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20121205
20121213
Search Results 0 to 7 of about 8 (some duplicates have been removed)
in london. >>> in washington all eyes on the fiscal cliff, now just 22 days away. with the white house and republican leaders at a stalemate, president obama is hitting the road to rally support for his plan, which would raise taxes for the wealthiest americans. he met yesterday with house speaker john boehner, their first face to face meeting in more than three weeks. today the president will visit a detroit engine factory to rally support from auto workers. the president's meeting with speaker boehner didn't yield a big breakthrough, but the men did manage to agree on one thing, and that is that they will keep their negotiations behind closed doors. the men released this identical statement, saying this afternoon the president and speaker boehner met at the white house to discuss efforts to resolve the fiscal cliff. we're not reading out details of the conversation, but the lines of communication remain open. cnn's dan lothian is at the white house this morning. dan, i guess the fact that the lines of communication are open is a good sign. >> reporter: that's right. it is a good sign
. the question for you this morning, are you prepared if the nation goes off the fiscal cliff? it's the ultimate game of chicken. who will blink first on the fiscal cliff? not the obama administration as timothy geithner told cnbc, bring it on. >> is the administration prepared to go over the fiscal cliff? >> absolutely. again, there's no prospect to an agreement that doesn't involve those rates going up on the top 2% of the wealthiest. >> taxpayers might think that's easy for geithner to say. what about all those middle class families whose tax will go up more than $2,000 if, as geithner suggests, we take a dive off that cliff? even though president obama and john boehner chatted on the phone, there's still no deal. republicans are not amused. >> incredibly, many top democrats, including the president, seem perfectly happy. perfectly happy to go off the cliff. that's why the president has been more interested in campaign rallies than actually negotiating a deal. >> many americans don't have much hope the two side also come up with a deal. they've moved on already to plan b. the retired teacher
$800 billion in tax revenue in the fiscal cliff negotiations. president obama has said there will be no deal unless taxes are raised on the wealthiest americ americans. but staunch conservatives don't want any kind of new taxes. that's where speaker boehner's job gets really tough. on piers morgan tonight newt gingrich said if all else fails, go over the cliff. >> i think that no deal is better than a bad deal. i think going off this cliff is less dangerous than letting things build up for a year or two years to an even bigger cliff. i think that the president clearly has staked out a position of nonseriousness. and i think that it's very difficult for the house republicans right now to find any practical way to get his attention. so, he just won an election. he is feeling very good about himself. he is posturing brilliantly, putting the republicans in a corner. they need to relax. they don't have an election until november 2014. >> senior congressional correspondent dana bash joins me now. dana, can we expect fire woworkt the meeting this morning? >> reporter: possibly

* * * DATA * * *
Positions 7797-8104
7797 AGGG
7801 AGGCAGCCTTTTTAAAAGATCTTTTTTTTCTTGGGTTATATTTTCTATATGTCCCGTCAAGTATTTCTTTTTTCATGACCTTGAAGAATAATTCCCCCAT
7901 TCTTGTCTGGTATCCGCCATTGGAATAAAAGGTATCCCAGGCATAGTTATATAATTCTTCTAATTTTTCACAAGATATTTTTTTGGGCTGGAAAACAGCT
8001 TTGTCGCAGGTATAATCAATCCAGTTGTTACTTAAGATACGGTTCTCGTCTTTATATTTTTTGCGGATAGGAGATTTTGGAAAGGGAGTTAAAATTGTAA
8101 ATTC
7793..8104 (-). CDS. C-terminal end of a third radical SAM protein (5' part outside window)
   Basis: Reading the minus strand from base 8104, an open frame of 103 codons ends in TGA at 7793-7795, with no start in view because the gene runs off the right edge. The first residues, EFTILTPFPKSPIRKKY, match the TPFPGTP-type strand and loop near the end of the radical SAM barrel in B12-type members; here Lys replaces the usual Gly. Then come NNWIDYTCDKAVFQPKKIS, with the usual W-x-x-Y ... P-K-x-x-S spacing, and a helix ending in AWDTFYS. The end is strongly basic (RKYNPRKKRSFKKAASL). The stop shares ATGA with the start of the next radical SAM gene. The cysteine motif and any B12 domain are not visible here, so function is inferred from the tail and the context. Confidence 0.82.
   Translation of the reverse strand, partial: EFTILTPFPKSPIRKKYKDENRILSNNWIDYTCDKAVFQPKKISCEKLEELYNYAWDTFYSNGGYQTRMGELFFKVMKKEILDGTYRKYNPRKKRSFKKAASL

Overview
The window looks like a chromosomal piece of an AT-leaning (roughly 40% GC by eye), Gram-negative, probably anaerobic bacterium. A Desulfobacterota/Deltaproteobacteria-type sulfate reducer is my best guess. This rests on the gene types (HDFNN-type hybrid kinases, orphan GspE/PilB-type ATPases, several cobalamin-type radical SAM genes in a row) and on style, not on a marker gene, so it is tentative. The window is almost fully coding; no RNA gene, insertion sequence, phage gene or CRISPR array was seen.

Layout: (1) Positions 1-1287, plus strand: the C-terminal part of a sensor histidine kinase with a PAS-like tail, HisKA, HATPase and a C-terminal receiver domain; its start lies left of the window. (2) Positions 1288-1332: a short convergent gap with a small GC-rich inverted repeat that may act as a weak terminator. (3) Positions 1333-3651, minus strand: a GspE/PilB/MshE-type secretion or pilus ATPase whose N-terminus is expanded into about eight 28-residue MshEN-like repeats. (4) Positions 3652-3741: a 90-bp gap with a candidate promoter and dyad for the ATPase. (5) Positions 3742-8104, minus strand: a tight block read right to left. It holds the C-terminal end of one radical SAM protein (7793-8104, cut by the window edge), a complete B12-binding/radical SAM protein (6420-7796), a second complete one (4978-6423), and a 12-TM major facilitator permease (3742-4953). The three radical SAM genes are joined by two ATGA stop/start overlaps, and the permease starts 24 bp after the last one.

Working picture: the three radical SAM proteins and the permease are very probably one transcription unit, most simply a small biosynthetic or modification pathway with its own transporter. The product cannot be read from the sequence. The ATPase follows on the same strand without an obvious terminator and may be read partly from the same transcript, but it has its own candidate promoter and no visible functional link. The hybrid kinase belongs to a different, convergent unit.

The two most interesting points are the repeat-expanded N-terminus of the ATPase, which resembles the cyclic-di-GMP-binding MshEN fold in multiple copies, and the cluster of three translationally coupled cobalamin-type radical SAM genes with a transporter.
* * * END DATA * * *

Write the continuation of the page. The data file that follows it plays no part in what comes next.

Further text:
the fiscal cliff and like what they see from the jobs report this morning. >> my goodness. that's optimism there. can you talk to me a little more about this job market shrinking and that maybe why the unemployment rate dropped? >> two surveys that the government takes, household survey where they call thos thousands of people at home and ask, are you working? that's the number that gives us the unemployment rate. they also talked to thousands and thousands of companies and they say how many jobs do you have? how many jobs have you added? that's how you get that net job creation number up 146,000. when the government calls people up and they say i'm not working or i've dropped out of the labor market or whatever, you can see just how big the labor market is. we know that there are some, i think, 300,000 some people who have dropped out of the labor market. they've either dropped out. they could be retiring or they could drop out because they're a two income household and now they're a one income household. they are not going to look anymore, decided maybe they'll look next year. you can ge
of congress. >> good morning. >> going home, guys. see you later. >> aid for state, considering the fiscal cliff and this budget crisis we're in right now? >> heading home now, guys. not taking questions today. >> heading home now, he says. story's very personal for one teenager. back home, who faces the impact of superstorm sandy everywhere he turns. he saved his family when that storm hit. he lost his home. and his school. but he hasn't lost his spirit. poppy harlow spent a day with ryan panetta in the broad channel neighborhood in new york. this is queens. take a look. >> reporter: the sun isn't up at breakfast time for the panettas. how tired are you? >> very. >> reporter: they're living in a borrowed one-bedroom apartment with their parents. how long is your commute to school now? >> it feels like two hours. >> reporter: what did it used to be? >> 15 minutes. >> reporter: wow. 6:30 a.m. and at the door. a long car ride. >> have a good day. >> a bus to the temporary school. ps-13. >> unreal now how much life has changed. trying to make the best of it. >> reporter: he's an eighth grade
Search Results 0 to 7 of about 8 (some duplicates have been removed)